Tesla Autopilot just reached a huge halfway point toward full self-driving
The company's semi-autonomous driving system has crossed a key threshold in the road to full autonomy.
Tesla has crossed a key milestone in its goal toward offering fully autonomous driving.
In a presentation video released this week, the company announced its cars had completed three billion miles of driving in the semi-autonomous Autopilot mode. This mode allows the car to complete certain maneuvers like driving along a highway while requiring human oversight at all times, and is expected to gradually develop into a fully-autonomous system.
It's a big step forward for Tesla, and one that draws the firm closer to CEO Elon Musk's ultimate goal for Autopilot. The company plans to eventually support point-to-point autonomous driving with no need for human oversight. That will require government approval, and Musk has previously estimated this could come after six billion miles.
This halfway point has been years in the making. In the company's second master plan unveiled in July 2016, Musk explained how developing the software is just one step toward full autonomy:
Even once the software is highly refined and far better than the average human driver, there will still be a significant time gap, varying widely by jurisdiction, before true self-driving is approved by regulators. We expect that worldwide regulatory approval will require something on the order of 6 billion miles (10 billion km). Current fleet learning is happening at just over 3 million miles (5 million km) per day.
With this new milestone, Tesla appears to have reached the halfway mark in Musk's suggested road to full autonomy.
The presentation was hosted by Andrej Karpathy, Tesla's head of artificial intelligence, at the Scaled Machine Learning Conference on February 26 and 27 at the Computer History Museum in California, a 15-minute drive from Tesla's headquarters. A video of the presentation was uploaded on April 20, and Electrek spotted the video on Wednesday.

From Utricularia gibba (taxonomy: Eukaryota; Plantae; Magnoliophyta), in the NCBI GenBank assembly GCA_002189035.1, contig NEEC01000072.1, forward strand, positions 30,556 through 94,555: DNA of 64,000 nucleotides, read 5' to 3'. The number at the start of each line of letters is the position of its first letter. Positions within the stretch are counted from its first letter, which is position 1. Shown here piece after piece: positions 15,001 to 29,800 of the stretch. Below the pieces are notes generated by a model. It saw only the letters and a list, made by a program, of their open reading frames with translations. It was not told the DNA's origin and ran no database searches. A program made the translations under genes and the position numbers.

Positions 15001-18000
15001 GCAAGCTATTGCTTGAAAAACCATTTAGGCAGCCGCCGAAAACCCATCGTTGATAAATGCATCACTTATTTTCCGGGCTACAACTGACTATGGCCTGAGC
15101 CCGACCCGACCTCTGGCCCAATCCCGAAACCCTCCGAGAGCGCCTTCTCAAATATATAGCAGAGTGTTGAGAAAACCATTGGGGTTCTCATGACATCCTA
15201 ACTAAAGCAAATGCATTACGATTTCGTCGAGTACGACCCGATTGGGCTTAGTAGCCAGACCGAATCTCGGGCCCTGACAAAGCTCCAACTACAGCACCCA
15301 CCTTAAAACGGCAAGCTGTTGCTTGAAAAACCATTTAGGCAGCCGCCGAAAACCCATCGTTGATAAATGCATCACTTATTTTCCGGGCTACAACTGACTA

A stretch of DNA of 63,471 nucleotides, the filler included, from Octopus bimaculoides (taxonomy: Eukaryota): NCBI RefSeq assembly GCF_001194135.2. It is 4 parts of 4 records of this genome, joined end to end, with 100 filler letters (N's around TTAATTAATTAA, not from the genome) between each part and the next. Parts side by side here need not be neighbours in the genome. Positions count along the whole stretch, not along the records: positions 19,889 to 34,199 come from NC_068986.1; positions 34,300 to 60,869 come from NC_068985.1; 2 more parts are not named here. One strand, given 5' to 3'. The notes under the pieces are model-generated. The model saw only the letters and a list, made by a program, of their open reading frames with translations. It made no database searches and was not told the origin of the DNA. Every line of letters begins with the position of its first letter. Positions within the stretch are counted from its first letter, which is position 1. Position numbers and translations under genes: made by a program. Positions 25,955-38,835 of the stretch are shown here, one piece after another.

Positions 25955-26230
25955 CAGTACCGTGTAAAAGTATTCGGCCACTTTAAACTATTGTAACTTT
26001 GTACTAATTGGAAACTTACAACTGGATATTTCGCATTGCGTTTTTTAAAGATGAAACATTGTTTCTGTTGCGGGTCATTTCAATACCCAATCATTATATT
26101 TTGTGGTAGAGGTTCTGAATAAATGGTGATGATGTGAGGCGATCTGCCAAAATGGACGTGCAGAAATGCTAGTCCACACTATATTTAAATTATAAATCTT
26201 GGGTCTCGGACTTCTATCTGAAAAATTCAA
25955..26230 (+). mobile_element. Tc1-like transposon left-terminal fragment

"We've now accumulated almost three billion miles on the Autopilot, which sounds like a lot," Karpathy said, accompanies by a presentation slide that confirmed the figure. The figure includes one billion miles with Navigate on Autopilot, a feature that exits the highway at the correct moment based on inputted destination. That feature has completed 200,000 automated lane changes. Karpathy's number also includes 1.2 million Smart Summon sessions, a feature that brings a car out from a parking spot and meets the driver.
Tesla Autopilot has gradually improved since it first enabled the feature in October 2015. Early versions, known as "Hardware 1," used a system designed by MobilEye. By April 2016, Tesla vehicles had driven 44 million miles in Autopilot mode.
In October 2016, Musk announced Tesla vehicles had driven three billion miles, 222 million of which were Autopilot-enabled. That same month, the firm announced it was switching to an in-house system of cameras and sensors dubbed "Hardware 2." This system, included with every Tesla from that date, is designed to one day support fully autonomous driving.
By November 2018, Autopilot had accumulated one billion miles, around 10 percent of all miles driven by Tesla vehicles. In November 2019, MIT researcher Lex Fridman estimated the fleet had accumulated two billion miles but this was not confirmed by Tesla.
Tesla has gradually taken steps toward fulfilling its full autonomy goals. It unveiled a new computer in August 2018, "Hardware 3," designed for use with "Hardware 2" vehicles to offer faster processing. It's rolled out new features for Autopilot like Navigate on Autopilot, which turns the car off the highway at the correct exit.
The Inverse analysis
Tesla's milestone demonstrates the success of the Autopilot program, as it collects vital data for training its systems on how to drive.
Waymo, an autonomous car developer that operates a service in Arizona, also makes a habit of regularly announcing its amount of total miles. In January 2020 it announced that it has driven 20 million autonomous miles on public roads and tens of billions of miles on simulated roads. Just like with Tesla, all this data is helping to train its systems how to drive a car.
But regulatory approval may not be quite so straightforward. Musk acknowledged as much this month, when he said the company's planned autonomous taxi service could be ready this year from a functionality standpoint. Regulatory approval, which would actually allow the cars to operate as autonomous taxis, is what Musk referred to as “the big unknown.” Six billion might not be enough.